American sculptor Malvina Hoffman particularly enjoyed capturing individuals in motion. In this life-size bronze, she portrayed a man she met in southern India. This man from Southern India demonstrated for Hoffman the climbing technique used to collect sap from palm trees to make wine. The two loops of rope help him to leverage his body quickly to the top, where he can collect the sap and carry it back down in the container tied to his body. This simple but creative technology allows for using a natural resource without destroying it.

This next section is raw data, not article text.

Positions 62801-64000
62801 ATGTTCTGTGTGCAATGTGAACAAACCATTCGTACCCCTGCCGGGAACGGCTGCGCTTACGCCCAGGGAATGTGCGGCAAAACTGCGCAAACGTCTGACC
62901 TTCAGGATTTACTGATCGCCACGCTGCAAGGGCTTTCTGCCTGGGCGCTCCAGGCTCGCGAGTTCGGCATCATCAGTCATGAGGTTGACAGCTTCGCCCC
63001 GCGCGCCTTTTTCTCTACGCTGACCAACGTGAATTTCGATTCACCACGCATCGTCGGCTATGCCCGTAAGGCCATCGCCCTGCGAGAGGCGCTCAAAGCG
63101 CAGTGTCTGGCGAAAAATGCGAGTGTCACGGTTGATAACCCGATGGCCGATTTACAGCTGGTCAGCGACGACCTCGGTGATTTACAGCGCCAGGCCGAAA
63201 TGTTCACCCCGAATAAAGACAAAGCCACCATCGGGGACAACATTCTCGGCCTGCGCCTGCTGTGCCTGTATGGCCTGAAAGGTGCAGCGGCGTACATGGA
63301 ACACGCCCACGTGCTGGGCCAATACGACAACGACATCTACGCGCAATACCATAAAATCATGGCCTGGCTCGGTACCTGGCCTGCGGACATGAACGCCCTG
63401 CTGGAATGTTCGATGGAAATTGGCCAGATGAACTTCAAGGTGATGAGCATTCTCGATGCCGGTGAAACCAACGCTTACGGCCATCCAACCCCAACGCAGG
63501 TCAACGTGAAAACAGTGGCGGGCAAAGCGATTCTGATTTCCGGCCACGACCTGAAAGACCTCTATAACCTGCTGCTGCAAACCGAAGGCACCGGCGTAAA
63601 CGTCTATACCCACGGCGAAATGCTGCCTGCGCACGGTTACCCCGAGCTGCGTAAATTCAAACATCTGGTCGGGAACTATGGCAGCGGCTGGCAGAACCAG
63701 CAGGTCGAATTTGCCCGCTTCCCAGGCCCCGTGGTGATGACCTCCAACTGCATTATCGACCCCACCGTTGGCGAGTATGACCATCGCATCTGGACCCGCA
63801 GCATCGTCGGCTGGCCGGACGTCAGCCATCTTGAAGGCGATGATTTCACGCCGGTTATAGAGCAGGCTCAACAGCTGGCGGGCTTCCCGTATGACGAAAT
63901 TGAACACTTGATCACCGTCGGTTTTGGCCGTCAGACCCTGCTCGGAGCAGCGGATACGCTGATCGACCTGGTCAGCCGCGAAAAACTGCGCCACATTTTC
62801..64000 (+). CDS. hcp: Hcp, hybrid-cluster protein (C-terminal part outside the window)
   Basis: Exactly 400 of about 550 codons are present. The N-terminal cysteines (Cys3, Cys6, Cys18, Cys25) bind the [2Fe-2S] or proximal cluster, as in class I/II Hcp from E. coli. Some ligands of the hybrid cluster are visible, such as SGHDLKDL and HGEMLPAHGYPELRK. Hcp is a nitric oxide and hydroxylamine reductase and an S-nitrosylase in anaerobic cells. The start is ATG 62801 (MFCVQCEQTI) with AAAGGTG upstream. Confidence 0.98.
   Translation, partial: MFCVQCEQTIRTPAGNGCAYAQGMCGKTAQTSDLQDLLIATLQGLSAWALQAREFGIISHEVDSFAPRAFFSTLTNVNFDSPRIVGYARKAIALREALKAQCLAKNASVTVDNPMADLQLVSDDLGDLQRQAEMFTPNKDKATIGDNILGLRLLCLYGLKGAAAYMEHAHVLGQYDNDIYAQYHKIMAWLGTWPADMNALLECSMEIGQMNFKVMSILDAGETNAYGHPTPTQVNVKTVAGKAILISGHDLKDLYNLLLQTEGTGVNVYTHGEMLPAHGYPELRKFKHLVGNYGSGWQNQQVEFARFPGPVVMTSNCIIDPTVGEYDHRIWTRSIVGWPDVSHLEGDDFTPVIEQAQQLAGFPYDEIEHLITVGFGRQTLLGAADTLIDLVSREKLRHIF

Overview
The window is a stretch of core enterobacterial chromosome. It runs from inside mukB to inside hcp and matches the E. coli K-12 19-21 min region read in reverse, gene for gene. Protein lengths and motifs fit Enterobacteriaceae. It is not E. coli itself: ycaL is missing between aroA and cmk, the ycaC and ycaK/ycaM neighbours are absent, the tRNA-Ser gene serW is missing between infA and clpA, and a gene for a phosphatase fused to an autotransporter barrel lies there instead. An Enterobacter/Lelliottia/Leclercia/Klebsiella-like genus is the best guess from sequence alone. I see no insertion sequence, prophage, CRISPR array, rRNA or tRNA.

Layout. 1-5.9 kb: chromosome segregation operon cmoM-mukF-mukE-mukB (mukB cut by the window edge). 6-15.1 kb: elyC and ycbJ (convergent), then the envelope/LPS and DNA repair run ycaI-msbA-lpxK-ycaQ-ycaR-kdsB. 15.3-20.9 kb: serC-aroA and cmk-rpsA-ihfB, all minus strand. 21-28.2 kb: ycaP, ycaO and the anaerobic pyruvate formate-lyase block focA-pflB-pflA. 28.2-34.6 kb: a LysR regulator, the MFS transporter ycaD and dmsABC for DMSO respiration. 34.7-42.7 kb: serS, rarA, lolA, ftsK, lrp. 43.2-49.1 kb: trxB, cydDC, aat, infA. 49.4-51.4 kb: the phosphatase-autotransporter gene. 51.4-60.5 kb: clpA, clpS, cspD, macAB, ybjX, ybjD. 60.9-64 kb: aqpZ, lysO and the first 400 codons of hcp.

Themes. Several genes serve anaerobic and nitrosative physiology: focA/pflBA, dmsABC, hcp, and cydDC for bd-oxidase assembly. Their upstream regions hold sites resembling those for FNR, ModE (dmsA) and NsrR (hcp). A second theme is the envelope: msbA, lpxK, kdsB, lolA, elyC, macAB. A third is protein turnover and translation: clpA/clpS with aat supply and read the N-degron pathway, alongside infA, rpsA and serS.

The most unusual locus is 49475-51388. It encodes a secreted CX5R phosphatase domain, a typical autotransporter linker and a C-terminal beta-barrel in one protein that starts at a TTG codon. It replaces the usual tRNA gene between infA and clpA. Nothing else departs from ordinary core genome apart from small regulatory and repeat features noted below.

Malvina Hoffman (1885-1966) created 104 bronze figures, busts, and heads for the 1933 exhibition The Races of Mankind. Each sculpture was meant to portray an activity or facial characteristics representative of a racial type. Fifty of the artworks are featured in The Field Museum's 2016 exhibition Looking at Ourselves: Rethinking the Sculptures of Malvina Hoffman.